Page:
16 November 2010
Q. I am a therapist who is currently working without a dentist on the premises due to holidays. Is it possible for me to place a temporary dressing for a patient who has lost a filling?
Dental therapists by virtue of their training, are competent not only to place direct restorations on permanent and deciduous teeth, but to place a temporary dressing within a tooth as long as the dental treatment being provided is under the prescription of a dentist.
You may be aware from the GDC’s guidance in their recent publication “Scope of Practice” (published in 2009) that the duties which can be carried out by DCPs relate to their training and competence rather than to any specific task. The GDC is quite specific that a patient should be seen by a dentist before being treated by other members of the dental team. The only exception to this is an edentulous patient who is being seen by a Clinical Dental Technician.
You do not say if the patient is currently under treatment or whether they are a new patient.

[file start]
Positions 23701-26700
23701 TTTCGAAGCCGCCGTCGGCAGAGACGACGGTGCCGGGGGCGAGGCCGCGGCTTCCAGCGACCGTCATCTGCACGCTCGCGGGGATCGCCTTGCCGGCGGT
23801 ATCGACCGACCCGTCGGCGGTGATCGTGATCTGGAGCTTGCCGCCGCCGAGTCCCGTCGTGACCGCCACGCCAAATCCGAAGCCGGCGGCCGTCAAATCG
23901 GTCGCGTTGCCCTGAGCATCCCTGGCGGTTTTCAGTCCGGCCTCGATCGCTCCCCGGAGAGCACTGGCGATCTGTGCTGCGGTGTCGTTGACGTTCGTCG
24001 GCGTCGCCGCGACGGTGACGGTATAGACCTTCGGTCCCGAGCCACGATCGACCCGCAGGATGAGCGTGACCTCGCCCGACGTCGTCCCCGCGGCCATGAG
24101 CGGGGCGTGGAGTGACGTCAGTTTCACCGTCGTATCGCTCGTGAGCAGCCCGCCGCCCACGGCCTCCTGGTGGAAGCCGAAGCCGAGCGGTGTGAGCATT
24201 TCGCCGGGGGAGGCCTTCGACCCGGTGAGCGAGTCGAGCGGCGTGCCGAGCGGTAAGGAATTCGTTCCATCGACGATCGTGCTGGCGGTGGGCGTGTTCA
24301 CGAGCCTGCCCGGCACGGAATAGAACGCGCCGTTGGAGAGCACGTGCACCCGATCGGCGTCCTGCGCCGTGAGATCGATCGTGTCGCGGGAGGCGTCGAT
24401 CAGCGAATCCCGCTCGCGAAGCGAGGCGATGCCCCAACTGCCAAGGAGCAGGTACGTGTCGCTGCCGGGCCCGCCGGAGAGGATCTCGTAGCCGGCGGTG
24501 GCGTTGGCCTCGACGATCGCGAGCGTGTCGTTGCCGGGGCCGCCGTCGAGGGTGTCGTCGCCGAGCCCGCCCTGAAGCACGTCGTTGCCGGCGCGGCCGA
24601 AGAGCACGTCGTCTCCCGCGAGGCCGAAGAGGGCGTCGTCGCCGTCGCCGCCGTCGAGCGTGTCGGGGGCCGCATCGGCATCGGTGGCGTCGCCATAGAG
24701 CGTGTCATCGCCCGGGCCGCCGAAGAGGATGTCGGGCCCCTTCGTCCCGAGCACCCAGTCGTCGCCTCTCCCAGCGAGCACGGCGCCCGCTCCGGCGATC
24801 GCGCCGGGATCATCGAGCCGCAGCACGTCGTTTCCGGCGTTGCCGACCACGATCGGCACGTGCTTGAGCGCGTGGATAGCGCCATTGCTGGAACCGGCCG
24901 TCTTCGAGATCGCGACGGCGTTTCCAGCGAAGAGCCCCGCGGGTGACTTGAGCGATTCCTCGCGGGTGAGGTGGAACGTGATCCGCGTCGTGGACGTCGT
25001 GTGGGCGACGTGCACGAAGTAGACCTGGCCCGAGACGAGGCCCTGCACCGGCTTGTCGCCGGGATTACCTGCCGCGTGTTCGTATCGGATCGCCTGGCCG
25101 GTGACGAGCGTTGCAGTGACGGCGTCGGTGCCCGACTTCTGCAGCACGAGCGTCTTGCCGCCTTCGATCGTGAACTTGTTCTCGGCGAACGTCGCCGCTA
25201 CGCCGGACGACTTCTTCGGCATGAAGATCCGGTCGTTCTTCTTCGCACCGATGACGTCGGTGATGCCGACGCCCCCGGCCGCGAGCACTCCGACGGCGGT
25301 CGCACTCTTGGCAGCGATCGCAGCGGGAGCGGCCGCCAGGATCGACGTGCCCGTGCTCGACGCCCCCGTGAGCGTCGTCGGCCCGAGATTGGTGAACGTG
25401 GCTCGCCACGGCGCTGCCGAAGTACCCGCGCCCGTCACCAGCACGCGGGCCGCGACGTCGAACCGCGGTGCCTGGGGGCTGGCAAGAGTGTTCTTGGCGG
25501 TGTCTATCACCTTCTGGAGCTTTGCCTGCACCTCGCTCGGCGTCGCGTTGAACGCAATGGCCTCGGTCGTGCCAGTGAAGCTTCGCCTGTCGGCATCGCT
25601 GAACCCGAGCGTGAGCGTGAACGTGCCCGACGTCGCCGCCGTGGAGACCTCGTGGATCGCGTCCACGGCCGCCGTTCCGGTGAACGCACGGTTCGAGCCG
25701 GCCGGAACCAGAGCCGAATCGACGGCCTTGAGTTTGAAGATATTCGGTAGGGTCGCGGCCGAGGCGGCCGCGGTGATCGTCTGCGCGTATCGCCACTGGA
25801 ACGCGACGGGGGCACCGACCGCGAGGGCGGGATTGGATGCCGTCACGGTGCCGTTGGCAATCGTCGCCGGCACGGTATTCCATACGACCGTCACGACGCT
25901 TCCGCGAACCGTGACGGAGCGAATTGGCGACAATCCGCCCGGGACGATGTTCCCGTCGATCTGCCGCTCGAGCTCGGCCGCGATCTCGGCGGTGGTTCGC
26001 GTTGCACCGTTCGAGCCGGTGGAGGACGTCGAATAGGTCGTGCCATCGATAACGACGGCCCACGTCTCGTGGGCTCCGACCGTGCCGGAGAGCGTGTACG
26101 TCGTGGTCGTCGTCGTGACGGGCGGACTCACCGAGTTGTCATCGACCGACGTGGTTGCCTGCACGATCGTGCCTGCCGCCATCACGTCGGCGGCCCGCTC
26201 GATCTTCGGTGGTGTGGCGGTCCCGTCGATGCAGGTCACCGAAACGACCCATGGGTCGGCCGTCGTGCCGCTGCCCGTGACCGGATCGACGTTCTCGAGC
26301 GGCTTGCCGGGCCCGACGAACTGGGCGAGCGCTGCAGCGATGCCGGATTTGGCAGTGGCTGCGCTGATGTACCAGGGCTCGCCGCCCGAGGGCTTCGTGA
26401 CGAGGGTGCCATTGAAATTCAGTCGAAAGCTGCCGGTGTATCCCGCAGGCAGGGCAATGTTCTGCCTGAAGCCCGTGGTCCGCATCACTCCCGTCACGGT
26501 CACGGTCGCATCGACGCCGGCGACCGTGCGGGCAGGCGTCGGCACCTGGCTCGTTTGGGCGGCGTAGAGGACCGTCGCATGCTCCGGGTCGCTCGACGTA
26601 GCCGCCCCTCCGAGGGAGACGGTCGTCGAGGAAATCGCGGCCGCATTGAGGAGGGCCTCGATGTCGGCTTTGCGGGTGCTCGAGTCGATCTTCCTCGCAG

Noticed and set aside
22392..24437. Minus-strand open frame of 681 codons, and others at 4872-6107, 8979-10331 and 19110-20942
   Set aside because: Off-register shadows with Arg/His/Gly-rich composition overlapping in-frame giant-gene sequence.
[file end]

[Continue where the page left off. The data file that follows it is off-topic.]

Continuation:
If they are a new patient then it is likely that they will not have been seen by dentist who could formulate a diagnosis leading to a prescription being written, and as a result any therapist placing a dressing in the tooth, would not be acting in accordance with the GDC’s guidance. There is a risk that a tooth from which a filling has been lost could be non-vital and that the placement of a temporary dressing in the cavity could on occasion exacerbate the patient’s condition.
However, if the patient was under treatment from a dentist at the practice and they presented with a lost filling, and as long as the dentist is comfortable for the therapist to see the patient, and the tooth in question is part of an existing treatment plan, then it would be acceptable to place a temporary dressing in the tooth if the therapist felt that was in the patient’s best interests.
Perhaps the best way of managing any patient who attends your practice who has lost a filling and who wishes something to be done about it (if it is at the front of the mouth or causing pain), and where it would be inappropriate for the therapist to treat them, would be for the practice to set in motion the arrangements which should be in place for the management of patients who require urgent treatment.
Further information for therapists is available here